When the mother returned, the infant was shaking, clammy and had a temperature of 94.9, according to the criminal complaint. She told police that Wright was holding the baby boy, but asked her to take the child because “he had been crying for an hour,” the criminal complaint said.
She took the baby to WHS-Greene hospital, where it was discovered the boy had bruising and a brain bleed. The child was later transported to Ruby Memorial Hospital in Morgantown, W.Va.
The doctor at Ruby’s pediatric intensive care unit told police July 4 that the baby had suffered right posterior rib fractures, a right subdural hematoma and a possible left subdural hematoma, which is bleeding on the brain. The baby also had bruising on his eye, side and back.
The doctor told police that “one of these injuries would raise suspicion of abuse, but the combined injuries increase the likelihood of abuse,” the complaint said.
According to the criminal complaint, when a Greene County Children and Youth Services caseworker visited the family Sunday to inform them that they would be attempting to take custody of the children, Wright admitted to abusing the infant.
The caseworker told police that “Richard Wright threw his arms in the air and said ‘I did it,’” the complaint said. Wright allegedly told the caseworker that he “picked the victim up too quick and squeezed him too hard,” the complaint said.
Wright was charged with aggravated assault, endangering the welfare of children, simple assault and recklessly endangering another person. He was arraigned by District Judge Glenn Bates Thursday afternoon and jailed on $50,000 bond.
CHARLEROI – A man is in custody after being arrested Wednesday by Charleroi Regional police in an attempted homicide case that has been sealed by a Washington County judge.
Common Pleas Judge John DiSalle sealed all records in the case against John Sadvary, 39, even the docket that would include the date of the suspect’s preliminary hearing and the name of his attorney, court officials said Thursday.
“Everything (prosecutors) brought up, the judge signed, had some form of hearing and then back to the DA’s office,” said one member of the judge’s staff.
Courts can seal the criminal complaint and its supporting documents for as long as 30 days, but judges have to include “good cause” for sealing these cases in their orders, said Melissa Melewsky, an attorney with the Pennsylvania NewsMedia Association.
“They can’t seal cases just because they want to,” Melewsky said Thursday.
She said the docket, itself, is not considered a supporting document in such cases and that sealing it is unconstitutional.
Deputy District Attorney Jason Walsh declined to discuss details of Sadvary’s case but acknowledged obtaining the seal.
“I cannot produce an order, but there is an order,” Walsh said.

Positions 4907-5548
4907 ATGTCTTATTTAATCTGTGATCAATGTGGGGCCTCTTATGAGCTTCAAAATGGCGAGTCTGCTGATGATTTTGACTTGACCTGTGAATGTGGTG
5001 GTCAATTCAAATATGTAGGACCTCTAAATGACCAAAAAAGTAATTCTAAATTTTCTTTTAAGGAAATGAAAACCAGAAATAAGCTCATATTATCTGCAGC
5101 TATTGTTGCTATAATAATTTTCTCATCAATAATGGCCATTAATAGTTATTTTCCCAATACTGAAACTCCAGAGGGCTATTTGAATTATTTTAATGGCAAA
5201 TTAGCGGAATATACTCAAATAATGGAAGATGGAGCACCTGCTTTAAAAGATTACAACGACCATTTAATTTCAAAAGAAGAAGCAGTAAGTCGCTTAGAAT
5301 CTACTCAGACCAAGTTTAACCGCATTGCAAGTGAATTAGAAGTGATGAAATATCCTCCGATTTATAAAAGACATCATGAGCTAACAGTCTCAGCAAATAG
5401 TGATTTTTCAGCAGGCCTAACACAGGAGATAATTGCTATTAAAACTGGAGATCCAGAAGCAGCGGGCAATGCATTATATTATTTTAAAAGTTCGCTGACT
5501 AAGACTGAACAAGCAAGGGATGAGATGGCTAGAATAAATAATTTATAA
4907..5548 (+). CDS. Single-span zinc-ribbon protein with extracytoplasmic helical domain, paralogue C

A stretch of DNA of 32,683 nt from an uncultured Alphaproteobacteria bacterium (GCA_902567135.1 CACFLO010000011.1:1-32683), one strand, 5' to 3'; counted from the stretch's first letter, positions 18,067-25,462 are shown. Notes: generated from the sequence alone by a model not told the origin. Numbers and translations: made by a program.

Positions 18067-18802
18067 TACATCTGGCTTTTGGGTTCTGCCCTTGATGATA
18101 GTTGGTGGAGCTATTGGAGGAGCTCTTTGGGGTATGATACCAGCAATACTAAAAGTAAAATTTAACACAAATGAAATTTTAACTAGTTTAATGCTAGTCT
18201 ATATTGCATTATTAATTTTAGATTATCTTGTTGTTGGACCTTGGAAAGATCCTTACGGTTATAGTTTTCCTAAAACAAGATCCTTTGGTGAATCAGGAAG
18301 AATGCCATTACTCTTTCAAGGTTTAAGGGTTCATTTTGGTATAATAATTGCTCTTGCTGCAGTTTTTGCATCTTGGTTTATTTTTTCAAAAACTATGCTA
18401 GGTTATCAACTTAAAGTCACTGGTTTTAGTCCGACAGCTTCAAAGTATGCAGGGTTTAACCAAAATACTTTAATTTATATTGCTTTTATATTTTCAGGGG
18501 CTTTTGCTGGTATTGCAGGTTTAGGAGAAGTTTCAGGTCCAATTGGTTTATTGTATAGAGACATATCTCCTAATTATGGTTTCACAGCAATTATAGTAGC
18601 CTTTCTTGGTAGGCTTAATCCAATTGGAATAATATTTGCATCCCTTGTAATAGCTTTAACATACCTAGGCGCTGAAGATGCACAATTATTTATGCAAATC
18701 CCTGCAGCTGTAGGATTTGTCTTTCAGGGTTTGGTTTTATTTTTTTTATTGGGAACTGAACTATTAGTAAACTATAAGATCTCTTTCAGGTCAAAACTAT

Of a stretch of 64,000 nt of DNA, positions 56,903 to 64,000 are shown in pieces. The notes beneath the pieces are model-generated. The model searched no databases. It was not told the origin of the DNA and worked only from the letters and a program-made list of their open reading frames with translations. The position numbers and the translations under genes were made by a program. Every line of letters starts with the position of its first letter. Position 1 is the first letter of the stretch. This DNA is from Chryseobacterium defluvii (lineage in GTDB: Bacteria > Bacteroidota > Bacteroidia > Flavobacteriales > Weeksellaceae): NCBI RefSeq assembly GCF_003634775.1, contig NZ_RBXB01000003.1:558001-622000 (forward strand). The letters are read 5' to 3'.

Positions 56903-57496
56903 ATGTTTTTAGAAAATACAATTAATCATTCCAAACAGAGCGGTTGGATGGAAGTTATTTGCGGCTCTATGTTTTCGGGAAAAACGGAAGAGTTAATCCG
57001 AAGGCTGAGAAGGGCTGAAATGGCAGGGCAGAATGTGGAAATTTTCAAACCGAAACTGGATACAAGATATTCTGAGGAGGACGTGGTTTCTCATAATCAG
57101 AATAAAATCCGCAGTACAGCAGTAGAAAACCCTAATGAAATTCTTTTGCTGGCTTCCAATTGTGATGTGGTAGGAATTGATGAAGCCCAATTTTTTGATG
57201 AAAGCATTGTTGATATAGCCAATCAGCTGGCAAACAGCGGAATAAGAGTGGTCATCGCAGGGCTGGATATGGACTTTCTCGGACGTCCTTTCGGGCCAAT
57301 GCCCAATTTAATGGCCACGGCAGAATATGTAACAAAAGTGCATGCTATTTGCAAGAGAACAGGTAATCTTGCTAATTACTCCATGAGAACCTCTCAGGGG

He said the rules of criminal procedure don’t allow courts to do so without the government showing a good reason.
Melewsky said court orders must be docketed and available to the public, and that district attorneys are not custodians of court records.
She said the clerk of courts should have, at a minimum, the docket and court order authorizing a seal.
“The public can’t learn about or challenge a seal order if there’s no court docket or good cause order to review,” Melewsky said.
District Attorney Gene Vittone referred comment on the case to Dennis Paluso, the county’s first assistant district attorney.
Paluso said he was not “directly involved” in the case and unaware of what DiSalle put in the court order.
“Everything will be revealed at the hearing,” Paluso said.
A spokeswoman for the Washington County court administrator’s office said Sadvary’s preliminary hearing has been scheduled for 10 a.m. Tuesday before District Judge Larry Hopkins in the county courthouse.
She said the hearing date is public information and that she was attempting to find out why the docket is blocked from the public on the state’s online list of criminal court dockets.
A representative for the clerk of courts office was unable to say whether Sadvary’s arrest warrant was on file there.
She said that sealed filings from prosecutors can come with the sealing orders attached to the outside of them, but without the names of the parties listed on the outside of the records.
Paluso said the district attorney’s office has no control over the clerk of courts manages records. He said his office may have a copy of the sealing order, but that the original order would have been filed with there.
Sadvary also is charged with conspiracy, aggravated assault and simple assault. The district attorney’s office said Sadvary is being represented in the case by Charles Porter, who could not be reached Thursday for comment.